Yemen: Five civilians killed, including a child, in Hodeidah
Five civilians, including a child, were killed by a shell in Yemen's strategic port city of Hodeidah on Sunday, with both warring sides blaming each other for the attack.
The artillery shell struck a house near the airport in Hodeidah, which is controlled by Houthi fighters.
A military official from the Saudi-backed government in Yemen blamed the Houthis for the attack.
The official told AFP that five civilians, including a woman and child, were killed in their homes by mortar shell fire launched by the Houthis.
The Houthi-run Saba news agency said the civilians had died from two Saudi-coalition air strikes.
The violence comes amid heavy fighting in the Marib region, as Houthi forces seek to wrest control of the government's last northern stronghold.
The Houthis have also claimed responsibility for an attempted overnight air strike on Saudi Arabia, as they intensify their cross-border attacks on the kingdom.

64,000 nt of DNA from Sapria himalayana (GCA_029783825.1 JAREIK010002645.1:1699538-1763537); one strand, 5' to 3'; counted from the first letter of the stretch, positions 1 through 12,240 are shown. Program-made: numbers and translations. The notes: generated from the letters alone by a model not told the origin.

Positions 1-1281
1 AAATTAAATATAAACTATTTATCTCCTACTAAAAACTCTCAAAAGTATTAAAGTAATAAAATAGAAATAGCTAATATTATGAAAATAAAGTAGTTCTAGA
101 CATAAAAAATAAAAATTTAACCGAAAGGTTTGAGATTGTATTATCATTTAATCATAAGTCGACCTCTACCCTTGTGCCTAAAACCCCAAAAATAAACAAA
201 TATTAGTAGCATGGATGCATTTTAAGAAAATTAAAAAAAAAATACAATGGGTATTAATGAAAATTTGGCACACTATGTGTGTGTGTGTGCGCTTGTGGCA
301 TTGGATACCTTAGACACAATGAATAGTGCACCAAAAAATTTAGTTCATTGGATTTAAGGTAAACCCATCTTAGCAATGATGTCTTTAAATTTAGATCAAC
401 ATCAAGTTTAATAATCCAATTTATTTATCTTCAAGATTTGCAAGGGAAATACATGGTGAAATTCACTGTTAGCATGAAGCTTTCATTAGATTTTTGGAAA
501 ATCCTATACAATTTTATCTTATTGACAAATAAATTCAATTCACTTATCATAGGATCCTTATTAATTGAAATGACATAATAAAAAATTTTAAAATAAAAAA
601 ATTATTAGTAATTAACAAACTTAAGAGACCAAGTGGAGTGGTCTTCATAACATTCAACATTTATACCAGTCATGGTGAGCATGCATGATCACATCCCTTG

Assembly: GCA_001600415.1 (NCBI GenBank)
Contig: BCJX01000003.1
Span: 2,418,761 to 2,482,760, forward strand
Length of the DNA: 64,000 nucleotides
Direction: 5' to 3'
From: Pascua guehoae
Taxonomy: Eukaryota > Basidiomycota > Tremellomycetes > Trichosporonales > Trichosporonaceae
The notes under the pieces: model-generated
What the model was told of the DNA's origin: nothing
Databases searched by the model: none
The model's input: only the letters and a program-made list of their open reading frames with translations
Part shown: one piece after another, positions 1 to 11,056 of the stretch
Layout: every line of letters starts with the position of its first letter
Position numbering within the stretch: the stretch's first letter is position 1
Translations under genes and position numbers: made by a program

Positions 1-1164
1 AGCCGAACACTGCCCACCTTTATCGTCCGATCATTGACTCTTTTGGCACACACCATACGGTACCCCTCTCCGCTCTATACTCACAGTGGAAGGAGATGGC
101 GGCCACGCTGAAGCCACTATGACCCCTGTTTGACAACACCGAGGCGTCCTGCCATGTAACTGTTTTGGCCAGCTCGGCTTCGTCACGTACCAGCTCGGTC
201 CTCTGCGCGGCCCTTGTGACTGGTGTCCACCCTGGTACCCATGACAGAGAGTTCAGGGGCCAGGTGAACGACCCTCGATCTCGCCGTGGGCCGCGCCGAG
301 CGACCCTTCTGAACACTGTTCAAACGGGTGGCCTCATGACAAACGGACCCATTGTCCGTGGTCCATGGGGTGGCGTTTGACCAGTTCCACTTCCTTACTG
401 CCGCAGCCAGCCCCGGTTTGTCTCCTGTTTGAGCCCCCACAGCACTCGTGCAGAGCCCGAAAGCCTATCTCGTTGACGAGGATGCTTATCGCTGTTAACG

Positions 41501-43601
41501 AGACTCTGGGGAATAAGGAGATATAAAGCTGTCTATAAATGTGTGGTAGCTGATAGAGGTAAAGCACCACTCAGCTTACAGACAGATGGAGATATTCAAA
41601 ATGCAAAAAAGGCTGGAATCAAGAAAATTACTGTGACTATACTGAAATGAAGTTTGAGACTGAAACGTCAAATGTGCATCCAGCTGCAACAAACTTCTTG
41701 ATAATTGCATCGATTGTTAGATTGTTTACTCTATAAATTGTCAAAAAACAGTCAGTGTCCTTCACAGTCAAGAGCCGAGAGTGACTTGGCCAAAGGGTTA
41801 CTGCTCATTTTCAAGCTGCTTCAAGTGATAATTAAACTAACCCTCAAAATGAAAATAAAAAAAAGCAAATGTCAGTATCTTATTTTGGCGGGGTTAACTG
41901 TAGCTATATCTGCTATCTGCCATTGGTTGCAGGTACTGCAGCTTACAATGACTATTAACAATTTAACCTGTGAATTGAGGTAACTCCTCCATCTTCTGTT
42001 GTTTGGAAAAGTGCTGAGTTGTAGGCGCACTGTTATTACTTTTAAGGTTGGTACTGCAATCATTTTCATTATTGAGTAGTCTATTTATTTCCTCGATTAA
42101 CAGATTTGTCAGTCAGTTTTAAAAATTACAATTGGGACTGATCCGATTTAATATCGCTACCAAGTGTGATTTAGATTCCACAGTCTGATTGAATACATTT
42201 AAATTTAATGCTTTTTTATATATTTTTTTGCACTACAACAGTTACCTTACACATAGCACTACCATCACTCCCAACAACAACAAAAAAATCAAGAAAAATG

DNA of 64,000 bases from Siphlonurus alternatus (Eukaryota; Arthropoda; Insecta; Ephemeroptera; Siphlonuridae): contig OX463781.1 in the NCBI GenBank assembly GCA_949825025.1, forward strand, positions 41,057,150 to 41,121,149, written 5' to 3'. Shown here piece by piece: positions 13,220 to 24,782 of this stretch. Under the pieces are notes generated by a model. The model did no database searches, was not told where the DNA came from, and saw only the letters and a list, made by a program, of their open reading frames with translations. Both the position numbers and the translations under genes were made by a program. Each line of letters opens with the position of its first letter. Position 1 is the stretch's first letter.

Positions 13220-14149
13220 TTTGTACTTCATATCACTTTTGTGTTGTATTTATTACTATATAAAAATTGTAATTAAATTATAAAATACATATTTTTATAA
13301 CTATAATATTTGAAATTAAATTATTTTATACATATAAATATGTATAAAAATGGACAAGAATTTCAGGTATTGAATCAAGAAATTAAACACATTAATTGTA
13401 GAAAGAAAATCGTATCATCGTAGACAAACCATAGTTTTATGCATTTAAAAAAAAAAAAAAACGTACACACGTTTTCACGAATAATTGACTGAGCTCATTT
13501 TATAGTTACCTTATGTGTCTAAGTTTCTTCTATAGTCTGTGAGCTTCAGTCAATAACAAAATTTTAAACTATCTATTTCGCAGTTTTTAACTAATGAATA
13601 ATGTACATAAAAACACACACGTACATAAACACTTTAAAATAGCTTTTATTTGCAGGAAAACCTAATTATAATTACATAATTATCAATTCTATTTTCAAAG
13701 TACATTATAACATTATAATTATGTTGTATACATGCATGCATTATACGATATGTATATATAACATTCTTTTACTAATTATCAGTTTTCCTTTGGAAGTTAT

Yahya al-Saree, a spokesperson for the Houthis, told the Al-Masirah TV channel on Sunday that the group carried the attack "with a ballistic missile and 15 drones... targeting sensitive areas in the enemy's capital of Riyadh".
"Our operations will continue and will expand as long as the aggression and siege on our country continues," he said.
Residents and journalists on social media said they heard multiple loud explosions over Riyadh.
Footage on Saudi state TV showed the night sky lighting up with a bright flash.
The Saudi coalition also confirmed that it had intercepted six Houthi drones targeting the kingdom, including the southern cities of Khamis Mushait and Jizan.
The Houthis control most of northern Yemen, with the Saudi-backed government struggling to defend Marib province, which is 120km from the capital, Sanaa.
Yemen's grinding conflict has claimed at least 233,000 lives, mostly civilians, including around 100,000 combat deaths, the UN's humanitarian office said in December. It has also displaced millions, according to international organisations.